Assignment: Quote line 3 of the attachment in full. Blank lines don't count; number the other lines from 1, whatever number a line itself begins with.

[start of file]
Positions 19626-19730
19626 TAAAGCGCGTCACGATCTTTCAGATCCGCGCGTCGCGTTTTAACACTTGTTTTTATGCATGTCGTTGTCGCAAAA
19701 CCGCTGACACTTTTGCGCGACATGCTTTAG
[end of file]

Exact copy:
19701 CCGCTGACACTTTTGCGCGACATGCTTTAG